How Security Cameras Helped King City Police Reduce Violence and Improve Safety
Situated 51 miles southeast of Salinas, King City, California, was incorporated in 1911 as “City of King” in honor of pioneer Charles H. King, whose success at farming created a need for railway access to what became known as King’s Station in 1886. With its beautiful, tree-lined streets and quaint historical downtown, the city serves as a gateway and access point for Pinnacles National Park and the Monterey County wine region. Since the first settlers arrived in the 1880s, King City has grown to a population of about 13,000.
In recent years, however, King City has become known for a different reason; in both 2013 and 2015, the city’s homicide per capita rate for victims between 18 and 22 years of age was the highest in the state of California. The main reason for this is that the city had become a point of contention in a turf war between rival Latino gangs to the north and south of King City.
This is the situation Police Chief Robert Masterson walked into when he came on board in July 2016. With a department of 17 sworn officers, including the chief, police faced an uphill climb in curbing this disturbing trend.
“For an average town of about 13,000 people, 17 officers is adequate, but for a violent town of 13,000, it’s woefully inadequate,” Masterson says.
Part of the city’s process for addressing the problem was to form a committee of community members charged with producing a plan to reduce King City’s youth violence. After working for six months, the committee came up with a 23-point strategic plan its members felt would alleviate the problem. One of those points was to install video surveillance cameras throughout the city, which Chief Masterson says became a primary focus for his department.
“The idea for a camera system came to light because a city north of us has a camera system. When I looked at that and thought about what London and New York have, I saw a benefit of cameras from a prevention standpoint just to deter crime. There was also an investigative aspect that was attractive as well,” Masterson says.
Based on a recommendation from systems integrator SurveillanceGrid, the King City Police Department selected Hanwha PNM-9081VQ 20 megapixel multi-sensor directional cameras.
“I believe in listening to the people I’m paying, so when they said this was the right camera, we took their advice,” Masterson says. “They showed us the resolutions between the Hanwha camera and others on the market, and it was obviously a much better resolution with more frames per second, which provided us better visibility with cleaner and clearer images. And the Hanwha cameras gave us a much more detailed image at night.”
With four sensors with 5 megapixel resolution each, the vandal-resistant cameras offer triple codec H.265/H.264/MJPEG, combined with WiseStream II technology for ultimate compression without sacrificing image quality. Bandwidth efficiency is important because the cameras send video wirelessly back to servers located in a command center within the King City Police Department.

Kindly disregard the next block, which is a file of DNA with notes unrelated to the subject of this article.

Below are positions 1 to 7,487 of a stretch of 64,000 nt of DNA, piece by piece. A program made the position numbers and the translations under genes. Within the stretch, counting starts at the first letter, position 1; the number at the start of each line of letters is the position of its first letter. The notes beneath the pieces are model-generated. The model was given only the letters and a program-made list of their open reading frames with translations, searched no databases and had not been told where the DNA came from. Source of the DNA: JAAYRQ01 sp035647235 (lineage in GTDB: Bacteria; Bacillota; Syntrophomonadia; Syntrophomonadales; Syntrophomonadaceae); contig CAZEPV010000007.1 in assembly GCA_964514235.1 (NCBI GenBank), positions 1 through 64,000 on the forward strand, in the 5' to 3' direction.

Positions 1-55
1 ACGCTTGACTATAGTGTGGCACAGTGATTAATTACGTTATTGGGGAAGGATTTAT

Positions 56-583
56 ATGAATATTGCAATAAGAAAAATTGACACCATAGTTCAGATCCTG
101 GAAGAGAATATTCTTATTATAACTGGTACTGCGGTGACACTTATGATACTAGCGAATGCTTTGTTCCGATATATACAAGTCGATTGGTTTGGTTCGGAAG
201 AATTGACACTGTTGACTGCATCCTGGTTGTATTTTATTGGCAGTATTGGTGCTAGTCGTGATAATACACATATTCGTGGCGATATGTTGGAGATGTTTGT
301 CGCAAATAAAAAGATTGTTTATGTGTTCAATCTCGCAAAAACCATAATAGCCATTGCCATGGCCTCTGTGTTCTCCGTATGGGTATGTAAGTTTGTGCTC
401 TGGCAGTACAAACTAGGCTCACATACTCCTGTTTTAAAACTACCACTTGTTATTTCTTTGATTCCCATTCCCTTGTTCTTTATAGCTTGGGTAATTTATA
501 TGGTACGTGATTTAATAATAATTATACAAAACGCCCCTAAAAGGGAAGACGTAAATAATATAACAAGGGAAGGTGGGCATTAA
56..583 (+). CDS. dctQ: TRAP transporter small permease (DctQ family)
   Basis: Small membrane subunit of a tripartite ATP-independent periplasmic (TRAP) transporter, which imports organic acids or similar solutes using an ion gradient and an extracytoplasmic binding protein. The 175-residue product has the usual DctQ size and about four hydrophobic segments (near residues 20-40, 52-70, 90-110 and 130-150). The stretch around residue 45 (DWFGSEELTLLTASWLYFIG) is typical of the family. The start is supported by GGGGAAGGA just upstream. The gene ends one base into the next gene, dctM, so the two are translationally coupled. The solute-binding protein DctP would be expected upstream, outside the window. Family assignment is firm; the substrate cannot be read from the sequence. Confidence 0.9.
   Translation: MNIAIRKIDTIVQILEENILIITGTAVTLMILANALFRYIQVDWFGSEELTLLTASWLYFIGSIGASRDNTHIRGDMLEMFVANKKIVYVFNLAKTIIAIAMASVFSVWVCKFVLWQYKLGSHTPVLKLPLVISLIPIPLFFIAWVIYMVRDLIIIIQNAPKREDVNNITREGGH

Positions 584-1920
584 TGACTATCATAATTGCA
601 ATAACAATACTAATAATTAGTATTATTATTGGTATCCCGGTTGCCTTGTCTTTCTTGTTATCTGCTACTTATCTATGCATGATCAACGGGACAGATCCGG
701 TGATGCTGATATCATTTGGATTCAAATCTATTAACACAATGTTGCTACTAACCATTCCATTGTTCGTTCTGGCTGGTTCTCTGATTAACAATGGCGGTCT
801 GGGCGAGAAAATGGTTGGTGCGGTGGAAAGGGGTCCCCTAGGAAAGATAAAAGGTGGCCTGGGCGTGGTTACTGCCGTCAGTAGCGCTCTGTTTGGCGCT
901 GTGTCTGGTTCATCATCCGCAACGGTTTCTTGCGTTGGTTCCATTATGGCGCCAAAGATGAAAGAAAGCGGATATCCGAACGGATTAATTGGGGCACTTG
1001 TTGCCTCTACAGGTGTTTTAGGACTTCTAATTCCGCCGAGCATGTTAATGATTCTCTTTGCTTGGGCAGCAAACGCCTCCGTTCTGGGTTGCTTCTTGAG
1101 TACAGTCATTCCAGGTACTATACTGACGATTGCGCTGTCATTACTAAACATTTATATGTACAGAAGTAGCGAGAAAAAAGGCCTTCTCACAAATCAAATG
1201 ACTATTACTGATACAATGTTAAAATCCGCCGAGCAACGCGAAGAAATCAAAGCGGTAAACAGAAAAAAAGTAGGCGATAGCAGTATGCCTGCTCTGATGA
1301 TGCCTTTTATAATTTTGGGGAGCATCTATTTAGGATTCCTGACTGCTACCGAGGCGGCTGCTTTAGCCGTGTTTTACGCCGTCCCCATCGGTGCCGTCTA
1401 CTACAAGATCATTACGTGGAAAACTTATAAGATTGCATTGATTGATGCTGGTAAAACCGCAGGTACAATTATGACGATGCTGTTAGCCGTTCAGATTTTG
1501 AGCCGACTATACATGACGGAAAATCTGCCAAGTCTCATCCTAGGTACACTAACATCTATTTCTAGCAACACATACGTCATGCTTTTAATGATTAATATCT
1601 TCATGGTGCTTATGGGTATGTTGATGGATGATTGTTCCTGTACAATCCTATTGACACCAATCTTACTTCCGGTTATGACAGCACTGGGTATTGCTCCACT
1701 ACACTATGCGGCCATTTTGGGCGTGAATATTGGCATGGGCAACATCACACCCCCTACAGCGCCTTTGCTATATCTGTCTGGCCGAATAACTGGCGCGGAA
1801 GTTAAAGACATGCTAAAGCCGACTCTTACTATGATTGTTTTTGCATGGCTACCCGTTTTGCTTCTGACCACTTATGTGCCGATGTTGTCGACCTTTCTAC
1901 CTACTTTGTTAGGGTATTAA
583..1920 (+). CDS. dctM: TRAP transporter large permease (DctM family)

The combination of leading-edge compression technologies has also been critical for reducing storage requirements. Initially, the police department used the Hanwha cameras’ on-board motion-based analytic to trigger recording but has since switched to 24/7 recording instead.
“We’ve found that if the cameras are recording all the time, they can often capture images outside of the motion range, so we’d rather fill our hard drives than miss something that may be occurring in the background,” Masterson said.
In terms of placement, one of King City’s priorities was to install cameras in locations where the police department would be able to capture video of anyone coming into or going out of town. This was important because most of the shootings were perpetrated by people from outside the city.
“When all was said and done, we installed 93 cameras in about a three-and-a-half-mile area, with another 52 planned for phase two. So if you go from one side of our city to the other, we are guaranteed to capture you on camera,” Masterson says. “We publicized the camera system as a deterrent, letting gang members know we’re watching them coming and going from our city.”
The cameras are typically located at intersections the police department determined to be a high priority for traffic flow and points of activity. There are four cameras mounted on a pole or light post at each intersection. Three of the cameras face the intersection, with the fourth looking at the pole itself, “for self-preservation of the camera system,” Masterson says.
Video is mostly used for investigative purposes. If an incident occurs, the first thing the police department does is review video to see if any relevant information was captured. This came into play early on, shortly after the first camera pole was installed in late 2017. With information gathered from a camera mounted at a local business, King City Police Department was able to find a vehicle involved in a shooting rather quickly, despite having a limited amount of video to review.
“The vehicle drove by the only camera we had functioning in the city at the time within minutes of the shooting. The Hanwha cameras gave us enough detail that we were able to write a search warrant on a specific vehicle,” Masterson says. “We seized on the deterrent aspect by making sure to include the fact that our one camera captured a shooting in our city in a press release.”
As King City looks to transform itself from a point of contention in a violent gang war to a safe place to live and work, Hanwha cameras have played a key role in the city’s positive results so far.
“We’ve been working to change things, and the Hanwha camera system is working wonders. Last year, we had 32 shootings and three homicides but since the cameras were installed, we’ve only had one shooting since the start of the year,” Masterson says.